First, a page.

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ARS Home » Pacific West Area » Hilo, Hawaii » Daniel K. Inouye U.S. Pacific Basin Agricultural Research Center » Tropical Crop and Commodity Protection Research » Research » Publications at this Location » Publication #335207

Research Project: Detection, Control and Area-wide Management of Fruit Flies and Other Quarantine Pests of Tropical/Subtropical Crops

Location: Tropical Crop and Commodity Protection Research

Title: A Chromosome-scale assemby of the Bactrocera cucurbitae genome provides insight to the genetic basis of white pupae

item SIM, SHEINA - University Of Hawaii
item Geib, Scott

Submitted to: G3, Genes/Genomes/Genetics
Publication Type: Peer Reviewed Journal
Publication Acceptance Date: 4/17/2017
Publication Date: 6/1/2017
Citation: Sim, S., Geib, S.M. 2017. A Chromosome-scale assemby of the Bactrocera cucurbitae genome provides insight to the genetic basis of white pupae. G3, Genes/Genomes/Genetics. doi:10.1534/g3.117.040170.

Interpretive Summary: Though the genetic basis of some traits are simple, they are often largely unknown. In the case of a novel pupal color polymorphism in a genetic sexing strain of the melon fly, a major agricultural pest, it is known to be a single locus recessive trait, but the gene governing the trait and the mutation causing the polymorphism has not been characterized. In the process of characterizing this mutation, we sequenced and assembled the melon fly genome, generated a linkage map using an F4 back-cross, and further assembled the genome into chromosome-scale linkage groups. This gave us the genomic tools necessary to identify SNP loci that are tightly linked to our gene of interest and determine that gene organization is largely conserved between melon fly and the model system Drosophila melanogaster. The results of this study will be used to identify novel gene targets in this species that can be used to improve eradication efforts such as the Sterile Insect Technique.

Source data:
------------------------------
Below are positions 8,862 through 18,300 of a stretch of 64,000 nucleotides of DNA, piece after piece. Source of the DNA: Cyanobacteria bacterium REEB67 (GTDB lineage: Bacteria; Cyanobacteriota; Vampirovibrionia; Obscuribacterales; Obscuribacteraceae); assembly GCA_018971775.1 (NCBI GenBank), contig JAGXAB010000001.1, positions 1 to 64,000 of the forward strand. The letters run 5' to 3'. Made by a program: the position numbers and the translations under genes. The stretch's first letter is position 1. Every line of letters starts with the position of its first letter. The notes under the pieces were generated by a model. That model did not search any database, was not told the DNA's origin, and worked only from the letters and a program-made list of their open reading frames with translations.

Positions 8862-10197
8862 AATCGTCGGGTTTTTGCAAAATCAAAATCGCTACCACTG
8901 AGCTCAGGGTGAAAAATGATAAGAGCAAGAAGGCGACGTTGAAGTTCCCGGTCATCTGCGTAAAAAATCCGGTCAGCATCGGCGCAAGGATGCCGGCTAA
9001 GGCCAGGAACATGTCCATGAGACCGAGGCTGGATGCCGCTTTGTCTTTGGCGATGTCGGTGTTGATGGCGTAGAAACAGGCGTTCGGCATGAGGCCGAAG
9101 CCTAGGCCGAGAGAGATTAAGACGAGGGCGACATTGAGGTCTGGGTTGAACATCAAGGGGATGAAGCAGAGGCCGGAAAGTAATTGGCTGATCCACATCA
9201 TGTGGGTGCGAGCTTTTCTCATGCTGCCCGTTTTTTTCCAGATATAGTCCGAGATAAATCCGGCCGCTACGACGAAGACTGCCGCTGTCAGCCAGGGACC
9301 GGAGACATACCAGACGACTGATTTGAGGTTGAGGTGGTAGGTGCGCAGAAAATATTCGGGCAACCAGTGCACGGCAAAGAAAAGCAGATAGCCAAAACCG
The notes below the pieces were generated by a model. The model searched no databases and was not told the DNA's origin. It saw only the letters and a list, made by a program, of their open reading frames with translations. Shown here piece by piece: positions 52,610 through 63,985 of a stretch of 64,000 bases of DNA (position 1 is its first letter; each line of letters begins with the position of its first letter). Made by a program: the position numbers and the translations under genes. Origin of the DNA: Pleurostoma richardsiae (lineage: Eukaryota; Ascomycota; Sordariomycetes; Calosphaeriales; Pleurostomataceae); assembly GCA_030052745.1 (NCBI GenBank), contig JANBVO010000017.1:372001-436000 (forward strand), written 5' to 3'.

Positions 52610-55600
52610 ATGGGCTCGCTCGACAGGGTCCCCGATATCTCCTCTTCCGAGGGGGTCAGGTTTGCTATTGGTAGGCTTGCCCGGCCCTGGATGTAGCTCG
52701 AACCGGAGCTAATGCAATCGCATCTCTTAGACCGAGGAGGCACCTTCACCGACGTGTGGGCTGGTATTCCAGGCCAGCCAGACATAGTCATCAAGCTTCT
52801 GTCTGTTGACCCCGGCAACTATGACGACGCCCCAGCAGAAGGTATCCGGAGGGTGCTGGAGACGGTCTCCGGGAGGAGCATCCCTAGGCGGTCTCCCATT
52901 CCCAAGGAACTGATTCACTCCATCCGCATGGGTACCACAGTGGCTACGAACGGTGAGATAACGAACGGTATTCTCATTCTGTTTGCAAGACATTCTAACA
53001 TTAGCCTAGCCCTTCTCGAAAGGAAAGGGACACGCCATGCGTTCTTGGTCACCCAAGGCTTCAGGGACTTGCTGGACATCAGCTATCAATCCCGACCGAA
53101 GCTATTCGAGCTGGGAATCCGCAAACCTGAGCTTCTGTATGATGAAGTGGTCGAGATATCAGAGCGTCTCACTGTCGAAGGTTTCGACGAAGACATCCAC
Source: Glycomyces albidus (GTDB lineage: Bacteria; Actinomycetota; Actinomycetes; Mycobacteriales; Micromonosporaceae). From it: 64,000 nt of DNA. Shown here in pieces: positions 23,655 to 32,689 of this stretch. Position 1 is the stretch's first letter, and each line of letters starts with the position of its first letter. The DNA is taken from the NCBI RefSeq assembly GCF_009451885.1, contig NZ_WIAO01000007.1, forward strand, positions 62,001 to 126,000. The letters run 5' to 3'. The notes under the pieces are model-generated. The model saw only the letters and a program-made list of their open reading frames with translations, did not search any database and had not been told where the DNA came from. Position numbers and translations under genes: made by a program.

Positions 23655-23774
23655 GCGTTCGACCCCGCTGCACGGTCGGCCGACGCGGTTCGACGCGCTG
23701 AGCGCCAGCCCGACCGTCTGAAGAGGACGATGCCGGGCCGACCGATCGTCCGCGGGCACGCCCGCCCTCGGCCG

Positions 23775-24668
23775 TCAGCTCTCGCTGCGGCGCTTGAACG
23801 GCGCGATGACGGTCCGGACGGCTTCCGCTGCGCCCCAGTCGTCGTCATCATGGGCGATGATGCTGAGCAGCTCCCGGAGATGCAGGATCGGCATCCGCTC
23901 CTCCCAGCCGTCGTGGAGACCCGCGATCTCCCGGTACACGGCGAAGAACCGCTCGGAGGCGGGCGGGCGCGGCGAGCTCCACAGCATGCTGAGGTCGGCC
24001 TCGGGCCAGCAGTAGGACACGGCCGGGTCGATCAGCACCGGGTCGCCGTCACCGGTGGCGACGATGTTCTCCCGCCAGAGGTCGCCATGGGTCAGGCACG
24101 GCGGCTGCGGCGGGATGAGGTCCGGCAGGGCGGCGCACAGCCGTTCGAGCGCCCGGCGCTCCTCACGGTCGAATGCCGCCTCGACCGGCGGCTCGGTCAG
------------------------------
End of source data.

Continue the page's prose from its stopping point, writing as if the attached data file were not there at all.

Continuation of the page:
Technical Abstract: The melon fly, Bactrocera cucurbitae, is a destructive agricultural pest and is the subject of strict quarantines that are enforced to prevent its establishment outside of its current geographic range. In addition to quarantine efforts, additional control measures are necessary for its eradication in the case of invasion to agriculturally rich areas. The sterile insect technique (SIT) has been effective in the control of several invertebrate pest species, and is part of a management strategy that regulatory agencies would like to expand to other important pests such as the melon fly. To develop an SIT program for new species, a genetic sexing strain (GSS), a strain which enables the automation of sorting males from females so that only sterile males are released, is necessary. There exists a GSS for B.cucurbitae in which pupal color is sexually dimorphic where females have a white pupal case and males have a wild type brown pupal case, but its genetic basis is largely unknown, foundational genomic tools for this species are minimal, and information on gene assembly is sparse. In this study, the B.cucurbitae genome was sequenced, assembled, and placed into chromosome-scale linkage group using linkage information derived from ddRAD sequences from an F4 mapping population. Using this chromosome-scale assembly and its annotated gene set, a synteny analysis showed a near-perfect relationship between chromosomes in B.cucurbitae and Muller Elements A-E in Drosophila melanogaster. The assembly and linkage map was also used to identify SNP loci very closely linked to the white pupae gene and lays the foundation for the development of this species for its release in SIT programs.